Like Romo then, Prescott now holds leverage in the negotiations — although, unlike 2013, the Cowboys have a young quarterback who intrigues them in 2021 No. 3 overall pick Trey Lancewhom they acquired from the San Francisco 49ers early this season for a fourth-round draft pick. Lance, 23, did not take a snap this season and has 102 career pass attempts.
Three years ago, Prescott outlasted the Cowboys in contract talks, turning one year of playing on the franchise tag into a four-year, $160 million deal that included $126 million guaranteed despite coming off the serious ankle injury. His $40 million annual average currently has him tied for 10th among the highest-paid quarterbacks.
Owner and general manager Jerry Jones, as well as Stephen Jones, have said they envision Prescott being the Cowboys’ starter well into the future.
But will that future include a Super Bowl appearance?
JERRY JONES SAID his biggest regret as owner and general manager is not winning a Super Bowl with Romo as quarterback. After beating the Philadelphia Eagles in December, Jones said he would be “equally” disappointed if Prescott doesn’t get to a Super Bowl.
“Dak is a player who is qualified in every way to have a Super Bowl in his career,” Jones said then.
Romo’s best chance for a Super Bowl run was in 2007 when the Cowboys finished 13-3 and had home-field advantage in Wade Phillips’ first season as coach. The Cowboys lost in the divisional round to the New York Giantswhom they had beaten twice in the regular season and went on to win the Super Bowl.
In 2014, when Romo had his best season, he was in his ninth year as the Cowboys’ starter (eighth full season). The Cowboys went 12-4 and won the NFC East. He threw 34 touchdown passes and was intercepted just nine times in 15 starts. He led the NFL in completion percentage (69.9%), QBR (79.2), quarterback rating (113.2) and yards per attempt (8.5).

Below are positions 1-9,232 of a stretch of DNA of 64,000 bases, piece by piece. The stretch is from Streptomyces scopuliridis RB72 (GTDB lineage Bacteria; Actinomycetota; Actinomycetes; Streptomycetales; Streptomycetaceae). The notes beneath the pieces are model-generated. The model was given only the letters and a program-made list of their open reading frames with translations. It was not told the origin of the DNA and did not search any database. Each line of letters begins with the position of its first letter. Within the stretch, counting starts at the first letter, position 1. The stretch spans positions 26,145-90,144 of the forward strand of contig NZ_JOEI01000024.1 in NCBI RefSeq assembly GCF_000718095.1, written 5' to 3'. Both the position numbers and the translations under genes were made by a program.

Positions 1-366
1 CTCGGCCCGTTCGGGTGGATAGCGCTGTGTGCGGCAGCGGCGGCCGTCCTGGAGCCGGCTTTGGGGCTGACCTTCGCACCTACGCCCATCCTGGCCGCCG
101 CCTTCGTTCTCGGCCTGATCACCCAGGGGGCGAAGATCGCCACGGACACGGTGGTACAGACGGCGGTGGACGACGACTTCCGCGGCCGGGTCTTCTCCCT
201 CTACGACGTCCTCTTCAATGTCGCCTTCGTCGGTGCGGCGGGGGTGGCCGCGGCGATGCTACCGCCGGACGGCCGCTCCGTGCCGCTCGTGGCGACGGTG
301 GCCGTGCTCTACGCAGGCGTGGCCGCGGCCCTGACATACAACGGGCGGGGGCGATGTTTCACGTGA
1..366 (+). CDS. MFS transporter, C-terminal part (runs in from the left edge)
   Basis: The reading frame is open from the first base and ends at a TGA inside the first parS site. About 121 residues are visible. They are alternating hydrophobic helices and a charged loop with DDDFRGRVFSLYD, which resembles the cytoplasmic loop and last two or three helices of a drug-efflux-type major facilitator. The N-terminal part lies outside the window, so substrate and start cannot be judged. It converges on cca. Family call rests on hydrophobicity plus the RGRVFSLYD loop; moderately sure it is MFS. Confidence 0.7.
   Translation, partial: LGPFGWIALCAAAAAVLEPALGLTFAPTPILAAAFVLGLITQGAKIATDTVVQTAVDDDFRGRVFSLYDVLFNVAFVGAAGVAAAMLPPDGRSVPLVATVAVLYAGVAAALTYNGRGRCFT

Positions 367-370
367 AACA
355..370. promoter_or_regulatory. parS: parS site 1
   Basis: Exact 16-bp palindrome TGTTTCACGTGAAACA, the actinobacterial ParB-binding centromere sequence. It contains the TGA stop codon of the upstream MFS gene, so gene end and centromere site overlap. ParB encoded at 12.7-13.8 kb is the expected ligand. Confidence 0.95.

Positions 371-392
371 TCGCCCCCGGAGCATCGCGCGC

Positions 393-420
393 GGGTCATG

In 2015, Romo broke his left collarbone twice and started four games. In 2016, he suffered a back injury in a preseason game against the Seattle Seahawks and played one regular-season drive — a touchdown drive — because Prescott played so well. By 2017, Romo joined the CBS broadcast booth.
“I know deep down he felt he was at his best mentally when it came to the game, that if he was healthy, he could play the game as well as he ever could,” Stephen Jones said. “But health got him.”
Prescott just concluded his eighth full season as the Cowboys’ starter. Dallas went 12-5 and won the NFC East. He led the NFL in touchdown passes with 36 and was intercepted nine times. Among full-time starting quarterbacks, he led the NFL in completion percentage (69.5%) and was No. 2 in QBR (72.9), quarterback rating (105.9) and passing yards (4,516).
The Cowboys were set up for a run to the NFC Championship Game with two home games at AT&T Stadium as the No. 2 seed, only to flail away Sunday. Prescott was intercepted twice in the first half, including one that was returned for a touchdown and upped Green Bay’s lead to 27-0 late in the second quarter.
FOR ALL OF his regular-season success, Prescott has not been able to match that level in the postseason. It’s something Romo did not do either.
That leaves the lingering question: “Why?”
“It’s tough to give you that answer when I just went out there and we just did that,” Prescott said. “Unfortunately, that’s what the offseason is for — and it’s a long one. Yeah, I wish I could give you that answer.”
Prescott’s performance against the Packers was unlike any under the big-picture view of a 17-game regular season.
“Dak’s arrow is still straight up,” Stephen Jones said a few days before the Packers loss. “I think the best football is in front of him. He keeps getting better, and then he has all the other intangibles that go with his skill set, which is plenty strong to being special.”
But Prescott knows what Romo knew before him: Nothing matters if you don’t win a Super Bowl in Dallas.
“It’s about winning and winning the playoffs,” Prescott said after the Packers loss, “and getting to the last game and winning that as well.”